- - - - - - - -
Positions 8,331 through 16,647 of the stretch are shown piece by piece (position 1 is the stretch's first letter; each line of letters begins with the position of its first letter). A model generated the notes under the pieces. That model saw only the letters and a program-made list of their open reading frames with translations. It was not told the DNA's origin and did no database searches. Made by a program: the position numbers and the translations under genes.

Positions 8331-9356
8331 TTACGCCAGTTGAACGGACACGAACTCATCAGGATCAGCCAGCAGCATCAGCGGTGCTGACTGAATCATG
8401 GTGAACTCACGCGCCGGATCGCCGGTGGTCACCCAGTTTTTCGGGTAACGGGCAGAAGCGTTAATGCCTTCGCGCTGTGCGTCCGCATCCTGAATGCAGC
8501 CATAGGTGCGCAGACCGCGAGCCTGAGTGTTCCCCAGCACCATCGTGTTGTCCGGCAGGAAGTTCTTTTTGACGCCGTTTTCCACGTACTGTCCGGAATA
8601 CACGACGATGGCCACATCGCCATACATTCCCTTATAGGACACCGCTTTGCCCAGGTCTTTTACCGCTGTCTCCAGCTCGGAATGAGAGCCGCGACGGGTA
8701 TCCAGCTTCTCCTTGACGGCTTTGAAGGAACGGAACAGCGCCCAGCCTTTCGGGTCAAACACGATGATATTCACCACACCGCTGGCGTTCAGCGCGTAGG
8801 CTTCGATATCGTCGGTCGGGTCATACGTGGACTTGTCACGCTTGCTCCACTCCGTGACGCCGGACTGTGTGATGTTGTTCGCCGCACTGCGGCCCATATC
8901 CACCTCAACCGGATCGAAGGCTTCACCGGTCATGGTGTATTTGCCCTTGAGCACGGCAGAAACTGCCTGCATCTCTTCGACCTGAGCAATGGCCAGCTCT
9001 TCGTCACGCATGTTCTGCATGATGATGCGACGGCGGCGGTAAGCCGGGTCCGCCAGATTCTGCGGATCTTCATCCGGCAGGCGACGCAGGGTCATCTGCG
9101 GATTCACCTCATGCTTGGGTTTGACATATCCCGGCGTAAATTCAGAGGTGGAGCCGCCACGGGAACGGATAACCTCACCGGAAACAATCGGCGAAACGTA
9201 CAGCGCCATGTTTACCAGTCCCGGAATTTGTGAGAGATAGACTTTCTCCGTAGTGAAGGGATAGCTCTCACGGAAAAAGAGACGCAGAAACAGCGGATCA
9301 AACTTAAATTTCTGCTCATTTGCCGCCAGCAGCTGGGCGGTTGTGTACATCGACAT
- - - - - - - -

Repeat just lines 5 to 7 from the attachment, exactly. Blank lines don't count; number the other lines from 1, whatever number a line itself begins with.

8501 CATAGGTGCGCAGACCGCGAGCCTGAGTGTTCCCCAGCACCATCGTGTTGTCCGGCAGGAAGTTCTTTTTGACGCCGTTTTCCACGTACTGTCCGGAATA
8601 CACGACGATGGCCACATCGCCATACATTCCCTTATAGGACACCGCTTTGCCCAGGTCTTTTACCGCTGTCTCCAGCTCGGAATGAGAGCCGCGACGGGTA
8701 TCCAGCTTCTCCTTGACGGCTTTGAAGGAACGGAACAGCGCCCAGCCTTTCGGGTCAAACACGATGATATTCACCACACCGCTGGCGTTCAGCGCGTAGG